March 4, 2014 Leave a comment
When her husband is slain during the Battle of Marathon in 490BC, Artemisia (Eva Green), hell-bent on revenge, uses magic to turn Persian ruler Xerxes (Rodrigo Santoro) into the god-King. The man responsible, Themistocles (Sullivan Stapleton), a naval commander, travels to Sparta in an attempt to unite Greece in their fight against the invading forces of Persia. He gets a cold reception from Queen Gorgo (Lena Headey), whose husband — on advice from an oracle — has already left with three hundred Spartan soldiers to fight Xerxes’ forces. When Leonidas (Gerard Butler, in recycled footage from the first movie) falls and his army is slain, however, Gorgo has a change of heart and agrees to help. At the Battle of Artemisium, as Athens burns in the distance, Themistocles — with help from Scyllias (Callum Mulvey), his son Calisto (Jack O’Connell), and Aesyklos (Hans Matheson) — battlesto the last for the future of the Greek Empire.
Or something like that. It’s not always entirely clear what’s going on in 300: Rise Of An Empire; it’s almost impossible to get to grips with the characters’ archaic names, let alone untangle the indistinguishable fight scenes and identical armaments that make it difficult to tell what battle you’re watching or who’s actually fighting in it. In fact, unless you’re au fait with Grecian history (or have watched the first film on repeat since its release) it may even take the first act just to work out who you’re supposed to be rooting for. The first film kept things relatively simple: Gerard Butler and Michael Fassbender vs. the massive bald guy; but here there are innumerable villains, as Artemisia dispenses a seemingly never-ending array of generals to fight an equally never-ending series of naval battles.
A pseudo-sequel of sorts, dealing with the events before, during and after the Battle of Thermopylae from 300 (but no later than the first film’s epilogue, confusingly), the stage was set for 300: Rise Of An Empire to disappoint all who didn’t know better. After all, Butler had declined to return, the novelty of historical fantasy had long since worn off and Rise Of An Empire‘s release had already been delayed for six months — it doesn’t take an oracle to predict disaster. Surprisingly – not least considering the incoherentness of the film’s plot — new director Noam Murro has put together a film that is bigger, undoubtedly, but also arguably better than Zack Snyder’s original. If anything, there’s even more slow-motion, gore and nudity than before, and yet Murro’s commitment to making the most preposterous movie he can results in a film that is strangely pure and even admirable.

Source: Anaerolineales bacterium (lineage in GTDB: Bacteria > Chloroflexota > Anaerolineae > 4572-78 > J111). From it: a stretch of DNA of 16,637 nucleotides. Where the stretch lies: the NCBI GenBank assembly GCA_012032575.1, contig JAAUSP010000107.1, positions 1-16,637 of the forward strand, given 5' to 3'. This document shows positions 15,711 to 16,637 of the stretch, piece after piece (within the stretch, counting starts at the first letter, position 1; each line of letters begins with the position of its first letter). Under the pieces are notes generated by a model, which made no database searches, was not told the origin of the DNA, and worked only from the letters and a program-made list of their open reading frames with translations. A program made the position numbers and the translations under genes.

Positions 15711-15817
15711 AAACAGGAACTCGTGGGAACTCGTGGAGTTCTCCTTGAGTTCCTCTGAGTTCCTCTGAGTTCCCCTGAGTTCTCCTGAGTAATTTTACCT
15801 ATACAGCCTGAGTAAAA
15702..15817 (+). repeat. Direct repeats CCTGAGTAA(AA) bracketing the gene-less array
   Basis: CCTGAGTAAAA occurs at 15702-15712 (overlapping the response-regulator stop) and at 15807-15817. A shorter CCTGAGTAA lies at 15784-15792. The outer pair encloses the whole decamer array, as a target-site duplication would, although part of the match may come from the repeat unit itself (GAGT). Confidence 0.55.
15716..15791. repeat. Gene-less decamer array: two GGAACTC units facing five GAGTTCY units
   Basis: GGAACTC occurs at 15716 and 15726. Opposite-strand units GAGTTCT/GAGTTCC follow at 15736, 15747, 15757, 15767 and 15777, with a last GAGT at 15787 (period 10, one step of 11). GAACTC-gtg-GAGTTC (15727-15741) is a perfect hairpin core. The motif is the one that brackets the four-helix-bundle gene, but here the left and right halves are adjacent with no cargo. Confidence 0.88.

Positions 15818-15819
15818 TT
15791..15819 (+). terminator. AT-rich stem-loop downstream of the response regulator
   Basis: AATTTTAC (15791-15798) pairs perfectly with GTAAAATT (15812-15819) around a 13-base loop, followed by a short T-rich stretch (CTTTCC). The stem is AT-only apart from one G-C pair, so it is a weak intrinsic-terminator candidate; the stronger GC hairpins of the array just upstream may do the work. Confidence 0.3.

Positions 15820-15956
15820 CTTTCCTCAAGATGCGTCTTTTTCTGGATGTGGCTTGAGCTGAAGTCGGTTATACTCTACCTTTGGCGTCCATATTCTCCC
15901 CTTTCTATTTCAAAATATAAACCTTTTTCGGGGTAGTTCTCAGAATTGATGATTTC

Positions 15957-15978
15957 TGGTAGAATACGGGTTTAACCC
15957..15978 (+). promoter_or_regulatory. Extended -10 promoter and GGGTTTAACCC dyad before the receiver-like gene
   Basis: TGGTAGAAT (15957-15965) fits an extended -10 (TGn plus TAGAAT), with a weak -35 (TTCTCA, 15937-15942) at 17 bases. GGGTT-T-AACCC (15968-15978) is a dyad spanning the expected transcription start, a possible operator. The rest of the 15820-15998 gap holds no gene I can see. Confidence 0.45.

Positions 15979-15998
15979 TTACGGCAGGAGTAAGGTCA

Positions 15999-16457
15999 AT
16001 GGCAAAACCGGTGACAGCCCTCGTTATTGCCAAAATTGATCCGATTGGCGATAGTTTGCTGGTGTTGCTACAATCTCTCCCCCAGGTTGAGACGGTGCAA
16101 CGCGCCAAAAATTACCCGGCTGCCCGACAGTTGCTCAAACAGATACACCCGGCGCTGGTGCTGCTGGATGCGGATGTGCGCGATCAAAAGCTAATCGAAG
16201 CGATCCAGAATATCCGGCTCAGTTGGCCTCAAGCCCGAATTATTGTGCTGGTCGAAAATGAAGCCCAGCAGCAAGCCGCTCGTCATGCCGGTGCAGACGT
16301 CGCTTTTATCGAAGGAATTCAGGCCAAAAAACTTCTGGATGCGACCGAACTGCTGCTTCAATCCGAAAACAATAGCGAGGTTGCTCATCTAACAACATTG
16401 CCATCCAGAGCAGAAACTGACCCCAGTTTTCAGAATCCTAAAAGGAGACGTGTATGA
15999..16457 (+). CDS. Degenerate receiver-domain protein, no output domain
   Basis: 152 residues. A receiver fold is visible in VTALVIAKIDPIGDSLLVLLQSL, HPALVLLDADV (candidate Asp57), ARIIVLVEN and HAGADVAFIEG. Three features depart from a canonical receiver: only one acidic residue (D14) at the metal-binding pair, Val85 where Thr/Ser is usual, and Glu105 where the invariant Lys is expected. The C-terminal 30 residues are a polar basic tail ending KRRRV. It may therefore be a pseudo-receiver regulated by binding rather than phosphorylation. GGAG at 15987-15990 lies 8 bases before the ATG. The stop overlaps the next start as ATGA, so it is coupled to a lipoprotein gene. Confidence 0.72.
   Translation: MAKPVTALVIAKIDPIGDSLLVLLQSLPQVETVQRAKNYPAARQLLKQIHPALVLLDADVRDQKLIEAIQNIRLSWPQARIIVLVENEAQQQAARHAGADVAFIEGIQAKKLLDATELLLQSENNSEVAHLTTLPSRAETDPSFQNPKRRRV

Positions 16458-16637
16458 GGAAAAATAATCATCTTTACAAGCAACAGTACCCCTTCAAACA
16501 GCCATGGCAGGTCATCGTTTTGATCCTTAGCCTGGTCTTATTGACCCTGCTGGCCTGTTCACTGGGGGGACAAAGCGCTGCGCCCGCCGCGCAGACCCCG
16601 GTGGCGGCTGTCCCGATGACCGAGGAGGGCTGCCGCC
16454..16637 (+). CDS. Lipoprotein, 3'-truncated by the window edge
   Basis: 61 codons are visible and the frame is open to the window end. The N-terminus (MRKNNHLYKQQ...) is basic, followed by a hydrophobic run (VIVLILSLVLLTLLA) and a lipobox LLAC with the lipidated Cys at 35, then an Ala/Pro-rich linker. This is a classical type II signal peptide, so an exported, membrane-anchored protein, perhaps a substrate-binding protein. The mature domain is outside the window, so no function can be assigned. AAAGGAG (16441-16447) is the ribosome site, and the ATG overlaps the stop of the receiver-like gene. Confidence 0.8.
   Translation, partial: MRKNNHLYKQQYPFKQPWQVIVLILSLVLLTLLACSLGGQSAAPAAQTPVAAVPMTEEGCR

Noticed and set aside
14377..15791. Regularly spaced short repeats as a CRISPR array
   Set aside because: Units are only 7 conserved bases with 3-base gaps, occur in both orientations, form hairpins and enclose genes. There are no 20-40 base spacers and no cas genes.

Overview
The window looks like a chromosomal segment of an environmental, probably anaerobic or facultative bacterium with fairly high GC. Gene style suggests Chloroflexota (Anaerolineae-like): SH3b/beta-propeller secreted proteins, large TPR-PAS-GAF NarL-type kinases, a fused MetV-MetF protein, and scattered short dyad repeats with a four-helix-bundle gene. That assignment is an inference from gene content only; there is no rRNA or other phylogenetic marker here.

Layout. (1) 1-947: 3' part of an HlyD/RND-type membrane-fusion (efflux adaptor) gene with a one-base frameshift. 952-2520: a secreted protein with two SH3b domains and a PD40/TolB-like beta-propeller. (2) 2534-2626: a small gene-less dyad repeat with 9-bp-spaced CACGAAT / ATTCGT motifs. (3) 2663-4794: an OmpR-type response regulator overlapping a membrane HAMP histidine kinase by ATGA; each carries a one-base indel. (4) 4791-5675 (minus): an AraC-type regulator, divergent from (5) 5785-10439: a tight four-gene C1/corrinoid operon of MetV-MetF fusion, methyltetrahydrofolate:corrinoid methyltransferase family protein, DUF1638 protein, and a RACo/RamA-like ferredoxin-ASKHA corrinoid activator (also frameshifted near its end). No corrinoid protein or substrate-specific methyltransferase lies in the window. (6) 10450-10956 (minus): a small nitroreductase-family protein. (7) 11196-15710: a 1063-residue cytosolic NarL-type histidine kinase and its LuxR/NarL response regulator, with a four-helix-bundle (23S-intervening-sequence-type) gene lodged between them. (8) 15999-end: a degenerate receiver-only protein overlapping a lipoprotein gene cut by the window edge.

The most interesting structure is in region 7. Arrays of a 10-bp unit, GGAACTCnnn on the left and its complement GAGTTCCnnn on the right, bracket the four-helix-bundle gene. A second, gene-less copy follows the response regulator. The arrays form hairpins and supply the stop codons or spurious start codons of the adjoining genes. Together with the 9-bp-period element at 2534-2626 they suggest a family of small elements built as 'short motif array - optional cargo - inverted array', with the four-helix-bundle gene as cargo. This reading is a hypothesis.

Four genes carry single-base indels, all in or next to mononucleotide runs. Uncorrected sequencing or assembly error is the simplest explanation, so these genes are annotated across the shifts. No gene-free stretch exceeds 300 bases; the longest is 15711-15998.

He’s not the only one who seems determined to giving the film their all. Eva Green seems drunk on testosterone as Artemisia, punctuating every line with a massacre and indulging in one of the strangest, most impassioned and downright alarming sex scenes of recent memory. Lena Headey is another woman on a mission, getting to utter the franchise’s “this is Sparta” tagline and ultimately save the day as Queen Gorgo. The male cast look a little lost by comparison — perhaps they’re all still constipated from their last brick of protein — but they still impress in their ability to loose limbs with little more than a light swing of their swords and ride horses across a navy in the heat of battle. Santoro had to shoot most of his scenes in isolation because of the effects work needed to make him a giant, and one of the film’s biggest joys is watching his character try to interact with others. The only greater enjoyment comes from listening to O’Connell struggle with an accent that isn’t “chav”.
The dialogue seems as though its been directly lifted from the graphic novel, to the extent that your brain almost tricks you into seeing the speech bubbles floating above the action, and yet it is delivered with such gravity and solidarity that not only do you not mind, but you might actually be roused by it. Morro throws everything at the screen — blood, baby oil, a dead body — as if to see what might stick, then throws it all again for good measure. At one point Xerxes stands on a platform to overlook his kingdom, a scene composition that works rather well in 3D, only to then do it again and again throughout the movie. It’s incredible to watch; the sort of movie that seems designed not for a cinema but for a theme park, where in addition to stereoscopy customers can also enjoy D-Box, Aromascope and jets of ambiguous liquid to the face. I can only imagine it would smell as ripe as it sounds.
Though it might get few points for originality, then (in fact, original subtitle Battle of Artemisium was dropped for sounding “too exotic”), 300: Rise Of An Empire certainly gets points for effort. Run at normal speed Murro’s film might only be eleven minutes long, but they’re likely to be eleven of the loudest, dumbest and most gloriously over-the-top minutes you’ve spent in the cinema this year.